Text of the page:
FAQS AND RELATED LINKS
Whenever new potential patients are interested in learning about the facial reconstructive and cosmetic surgery options offered by Dr. Taban, we aim to provide them with the best level of customer service possible. Oftentimes, we see people for their initial consultation who have the following questions and concerns, which may be similar to your own.
Common Questions & Concerns
Q: What should I bring to my Initial Consultation?
A: If you did not receive a New Patient Packet in advance by email, we ask that you arrive 15 minutes early to fill out your paperwork. You’ll also be asked to bring the following with you: health insurance card (if applicable), close-up portraits or pictures of yourself from various periods of your life taken before surgeries or before the current problems began, and any related laboratory or imaging such as CT or MRI scans.
Q: If I decide to have surgery, when can it be scheduled?
A. Surgery may be scheduled as soon as one week after your initial consultation providing there is availability and that you are cleared for surgery by your primary care physician, internist or cardiologist. Our office routinely keeps surgery time available for those who desire to schedule right away. Our surgery coordinator will walk you through scheduling and preoperative requirements.
Q: Can I finance my surgery?
A. We accept cash, checks, and credit cards (Visa, Mastercard, American Express, Discover). Alternatively, our office offers financing through Care Credit, available to anyone who qualifies. You may qualify in advance at their website or by calling them directly.
Q: Where will my surgery be performed?
A. Dr. Taban is affiliated with multiple outpatient Ambulatory Surgery Centers in the area (including Specialty Surgery Center, LaPeer Surgery Center, Lasky Surgery Center, Santa Barbara Surgery Center), along with Hospitals (UCLA, Cedars-Sinai, Cottage). The location will be determined based on availability, patient preference, type of surgery, and patient health status. Procedures under local anesthesia can be performed in our office procedure room, with a certified nurse.
Q: What type of anesthesia will be used for my procedure?
A. There are three types of anesthesia: local, local with IV sedation (MAC), and general anesthesia. The choice of anesthesia depends on the type of surgery, patient’s preference, and patient’s health status.
Most surgeries are performed under local anesthesia, with or without IV sedation (MAC). MAC anesthesia is light “twilight sleep”, similar to what happens during colonoscopy. The main advantages of this anesthesia are: (1) it does not require putting a breathing tube, (2) the recovery is much faster, (3) there is less nausea after surgery, and (4) safer. Furthermore, this is ideal in operations where patient’s cooperation is necessary during the surgery (such as asking the patient to open and close the eyes for proper positioning). MAC anesthesia is performed by an anesthesiologist. Local anesthesia alone is performed without an anesthesiologist, which can be done in the office procedure room.
Q: Is there anything I should do to prepare for my surgery beforehand?
A. Yes! It’s important to see your primary care physician or internist at least one week prior to your surgery for standard preoperative clearance. You will have blood drawn and an EKG (if applicable). You will need to take our History and Physical Exam Form with you to the appointment which explains to your physician what blood tests to order. If you live out of the area you may have this done near your home. History and Physical Forms can be emailed, faxed or mailed to you and/or to your physician.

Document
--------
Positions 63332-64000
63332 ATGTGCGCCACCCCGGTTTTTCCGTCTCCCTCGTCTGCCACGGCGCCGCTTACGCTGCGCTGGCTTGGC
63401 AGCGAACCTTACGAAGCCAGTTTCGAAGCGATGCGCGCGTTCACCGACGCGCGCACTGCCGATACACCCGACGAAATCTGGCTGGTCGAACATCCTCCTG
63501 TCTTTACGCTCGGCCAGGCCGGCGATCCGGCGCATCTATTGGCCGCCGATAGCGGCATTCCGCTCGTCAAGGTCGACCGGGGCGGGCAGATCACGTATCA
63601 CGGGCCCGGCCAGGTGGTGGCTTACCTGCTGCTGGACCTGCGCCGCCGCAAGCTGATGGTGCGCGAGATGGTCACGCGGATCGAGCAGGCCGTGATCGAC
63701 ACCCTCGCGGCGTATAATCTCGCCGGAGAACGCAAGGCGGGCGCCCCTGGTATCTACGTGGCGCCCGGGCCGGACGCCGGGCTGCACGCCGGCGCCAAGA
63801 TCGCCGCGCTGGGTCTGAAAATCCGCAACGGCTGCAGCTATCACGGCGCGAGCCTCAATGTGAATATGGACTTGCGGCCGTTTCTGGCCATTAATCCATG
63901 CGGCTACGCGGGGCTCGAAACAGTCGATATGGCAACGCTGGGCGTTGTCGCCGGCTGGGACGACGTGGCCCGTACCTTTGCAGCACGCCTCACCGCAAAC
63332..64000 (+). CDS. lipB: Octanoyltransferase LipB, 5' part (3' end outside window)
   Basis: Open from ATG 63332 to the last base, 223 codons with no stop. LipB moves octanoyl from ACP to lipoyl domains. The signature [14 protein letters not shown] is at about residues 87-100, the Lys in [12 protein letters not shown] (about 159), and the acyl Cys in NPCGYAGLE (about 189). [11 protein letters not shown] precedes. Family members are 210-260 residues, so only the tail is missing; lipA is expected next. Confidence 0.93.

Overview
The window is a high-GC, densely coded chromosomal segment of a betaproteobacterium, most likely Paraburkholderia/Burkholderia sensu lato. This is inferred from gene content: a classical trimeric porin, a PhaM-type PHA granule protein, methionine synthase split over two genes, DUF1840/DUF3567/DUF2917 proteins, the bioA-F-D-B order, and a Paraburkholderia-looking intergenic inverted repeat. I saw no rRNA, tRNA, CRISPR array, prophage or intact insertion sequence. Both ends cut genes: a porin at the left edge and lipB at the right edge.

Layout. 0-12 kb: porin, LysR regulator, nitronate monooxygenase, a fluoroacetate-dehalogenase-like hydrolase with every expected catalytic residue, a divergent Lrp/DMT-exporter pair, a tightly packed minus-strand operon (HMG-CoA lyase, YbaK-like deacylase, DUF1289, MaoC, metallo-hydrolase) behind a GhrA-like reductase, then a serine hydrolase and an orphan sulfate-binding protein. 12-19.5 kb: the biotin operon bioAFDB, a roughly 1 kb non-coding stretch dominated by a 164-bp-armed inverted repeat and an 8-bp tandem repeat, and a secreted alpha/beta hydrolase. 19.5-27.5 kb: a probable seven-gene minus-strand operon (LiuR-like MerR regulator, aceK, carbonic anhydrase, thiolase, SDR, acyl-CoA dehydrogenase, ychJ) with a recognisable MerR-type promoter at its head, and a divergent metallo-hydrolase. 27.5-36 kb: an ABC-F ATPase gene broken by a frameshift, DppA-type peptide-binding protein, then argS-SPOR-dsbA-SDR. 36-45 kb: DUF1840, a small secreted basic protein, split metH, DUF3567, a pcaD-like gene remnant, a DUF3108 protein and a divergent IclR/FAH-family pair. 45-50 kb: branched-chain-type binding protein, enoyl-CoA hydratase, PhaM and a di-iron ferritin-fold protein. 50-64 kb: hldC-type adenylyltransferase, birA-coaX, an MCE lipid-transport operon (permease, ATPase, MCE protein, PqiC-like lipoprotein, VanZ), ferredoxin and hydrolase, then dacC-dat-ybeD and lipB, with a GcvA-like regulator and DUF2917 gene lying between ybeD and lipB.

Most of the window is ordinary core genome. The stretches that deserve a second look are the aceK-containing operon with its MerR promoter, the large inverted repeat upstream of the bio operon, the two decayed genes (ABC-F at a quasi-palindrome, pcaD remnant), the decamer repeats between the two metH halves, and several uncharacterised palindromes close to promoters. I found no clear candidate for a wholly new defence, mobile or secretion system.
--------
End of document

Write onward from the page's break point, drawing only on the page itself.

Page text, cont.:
Avoid medications which thin the blood for two weeks prior to surgery. These include aspirin, ibuprofen, Aleve, Motrin, Excedrin and Coumadin. Also avoid vitamins E & C and herbal supplements such as Gingko Biloba and St. John’s Wart. Patients who are taking daily doses of aspirin and Coumadin may need to see their cardiologist, in addition to seeing their internist or regular primary doctor, to be cleared for surgery.
Make arrangements for someone to pick you up the day of your surgery and someone to stay with you for at least the first 8 hours. If you live out of the area and will be traveling alone to Los Angeles for your procedure, our office can arrange for a nurse to accompany you to your hotel immediately following surgery and to stay with you for 8 hours.
Q: How is long is the recovery period and how much time should I plan to take off work following surgery?
A.Patients should rest the day of surgery, but they should be up and about in a day. Strenuous activity is to be avoided for about one week after surgery. That means any activity that has the potential to raise your blood pressure such as exercising, bending, lifting, brisk walking and sexual activity. Avoid alcoholic beverages (and smoking) and medications that thin the blood (unless otherwise noted by your doctor) during the recovery period. You should be able to shower and shampoo your hair within two days, or as soon as the bandage is removed. Normally most patients feel comfortable returning to work and resuming their social activities within 7-10 days. This may vary depending on your type of procedure and how quickly you heal.The majority of the bruising and swelling will resolve by one to two weeks. Minor swelling and bruising can be concealed with a special camouflage makeup.